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    May 4, 2008
    I have been reloading for a little over a year now. I started by purchasing the RCBS Rockchucker master reloading kit at Basspro. I feel like I certainly got my money's worth and have loaded THOUSANDS of rounds on this setup, but here are some observations:

    1. The only thing I do not like about the Rockchucker is the spent primer collection tray. It fills up fast and is difficult to empty without making a mess. I have a Lee Classic press and it dumps the primers through the hollow ram into a 5-gal bucket, WAY better. Don't let this one thing stop you from getting a Rockchucker, because it really is a great press, just something to consider. These days I use my Rockchucker soley for seating bullets, so my complaint about the primer tray is moot...

    2. I really really like the RCBS hand primer that comes in the kit.

    3. I have pretty much replaced all my RCBS dies with Lee. I have had two RCBS die sets that were bad out of the box (different calibers) and one that isn't quite "right". The Lee "Pacesetter" sets come with a factory crimp tool, shell holder, and cost considerably less than a regular RCBS set. All of my Lee dies function flawlessly.

    4. I am extremely pleased that I started with a single-stage. Reloading is not difficult, but it does require you to know what you are doing. Single stage lets you learn nice and easy, and even with all the whiz-bang progressives you may buy later - that single stage press will still get used alot for test-batches and fixing cases and all sorts of things.
     
  8. Ranger60

    Ranger60 Active Member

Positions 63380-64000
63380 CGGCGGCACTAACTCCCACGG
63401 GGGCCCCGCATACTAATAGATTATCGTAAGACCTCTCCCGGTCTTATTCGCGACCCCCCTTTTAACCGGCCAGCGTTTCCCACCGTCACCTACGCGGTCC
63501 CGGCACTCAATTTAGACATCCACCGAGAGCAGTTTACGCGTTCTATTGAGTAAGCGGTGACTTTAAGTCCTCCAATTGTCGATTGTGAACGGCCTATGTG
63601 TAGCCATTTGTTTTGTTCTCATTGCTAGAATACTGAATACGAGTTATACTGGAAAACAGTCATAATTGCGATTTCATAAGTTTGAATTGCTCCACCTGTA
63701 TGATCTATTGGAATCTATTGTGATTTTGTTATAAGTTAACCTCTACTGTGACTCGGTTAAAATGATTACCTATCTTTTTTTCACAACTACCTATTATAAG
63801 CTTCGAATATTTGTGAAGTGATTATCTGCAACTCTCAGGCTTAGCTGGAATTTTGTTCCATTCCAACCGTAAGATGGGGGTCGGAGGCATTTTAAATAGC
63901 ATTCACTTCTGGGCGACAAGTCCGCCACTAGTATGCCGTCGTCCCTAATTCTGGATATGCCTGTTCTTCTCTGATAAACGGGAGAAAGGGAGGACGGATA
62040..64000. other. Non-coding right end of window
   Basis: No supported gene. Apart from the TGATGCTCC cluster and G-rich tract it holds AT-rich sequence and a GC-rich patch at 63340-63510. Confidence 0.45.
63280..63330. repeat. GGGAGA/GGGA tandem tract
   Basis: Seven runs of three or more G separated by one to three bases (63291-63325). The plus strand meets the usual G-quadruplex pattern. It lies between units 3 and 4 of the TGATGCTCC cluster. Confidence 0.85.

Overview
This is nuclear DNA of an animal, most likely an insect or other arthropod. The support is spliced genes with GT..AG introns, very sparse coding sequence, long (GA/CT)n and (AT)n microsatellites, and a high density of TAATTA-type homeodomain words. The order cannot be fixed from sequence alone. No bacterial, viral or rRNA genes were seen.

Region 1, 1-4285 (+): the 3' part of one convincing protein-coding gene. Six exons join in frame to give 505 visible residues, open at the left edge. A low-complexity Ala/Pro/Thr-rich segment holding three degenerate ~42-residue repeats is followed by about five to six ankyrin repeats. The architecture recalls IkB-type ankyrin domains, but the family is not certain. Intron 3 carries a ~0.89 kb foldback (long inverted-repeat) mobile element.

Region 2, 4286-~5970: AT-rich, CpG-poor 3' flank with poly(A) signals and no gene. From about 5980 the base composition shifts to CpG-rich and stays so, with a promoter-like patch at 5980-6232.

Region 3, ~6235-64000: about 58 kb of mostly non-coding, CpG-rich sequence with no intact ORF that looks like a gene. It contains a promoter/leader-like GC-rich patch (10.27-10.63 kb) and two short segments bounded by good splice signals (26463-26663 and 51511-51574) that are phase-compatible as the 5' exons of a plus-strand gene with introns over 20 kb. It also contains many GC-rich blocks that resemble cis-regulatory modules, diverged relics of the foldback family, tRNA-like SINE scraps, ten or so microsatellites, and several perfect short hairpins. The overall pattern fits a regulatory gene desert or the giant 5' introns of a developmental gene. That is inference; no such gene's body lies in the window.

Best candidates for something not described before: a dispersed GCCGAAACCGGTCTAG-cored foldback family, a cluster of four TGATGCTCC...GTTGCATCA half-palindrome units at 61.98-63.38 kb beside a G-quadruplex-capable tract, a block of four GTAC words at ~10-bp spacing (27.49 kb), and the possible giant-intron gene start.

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    Mar 28, 2008
    Taylor
    +1 on the RockChucker master kit, check price at Midway. I started several years ago on this setup and did many rifle and pistol rounds before going to a Dillon 550 for pistol, but still use the RockChucker for rifle.

    That being said, I also agree that products from the others are most excellent also, they will all do what you want them to do.
     
  9. Rifleman55

    Rifleman55 Member

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    Jul 17, 2008
    Dillon is still the best way to go the 550b is now $406, not exactly cheap. buy once cry once it will load nearly all rile and pistol calibers. A step up is the650 at$529. You will still need scales a case trimmer calipers and some manuals. It is easy to invest a thousand dollars in reloading equipment. As long as you can find componants you will always be able to shoot.
    A good single stage set up will be a little cheaper.
     
  10. jgedmond

    jgedmond Active Member

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    Dec 2, 2008
    Spring
    I too am just getting into reloading and bought the Hornady Lock-N-Load Classic Kit (single-stage press) along with a set of their dies for 9mm. Other than a tumbler, the kit comes with pretty much everything you need to get started.

    I especially like the "lock and load" die mounting system and the "positive priming system". I prime during the downstroke after expanding the cartridge mouth. The kit also includes a hand primer that I have tried yet. I also like the digital balance over the beam balance that comes with the RCBS kit.

    One disapointment is that the powder measure comes setup for dispensing 5 - 100 grains for rifle loads. This made my loading of 115gr 9mm at 5.8 grains a bit of a pain. I have a handgun sized rotor and measure (0.5 - 17 grains) on order.

    I do not think that you can go wrong with any brand-name kit, it's just a matter of what you are comfortable with.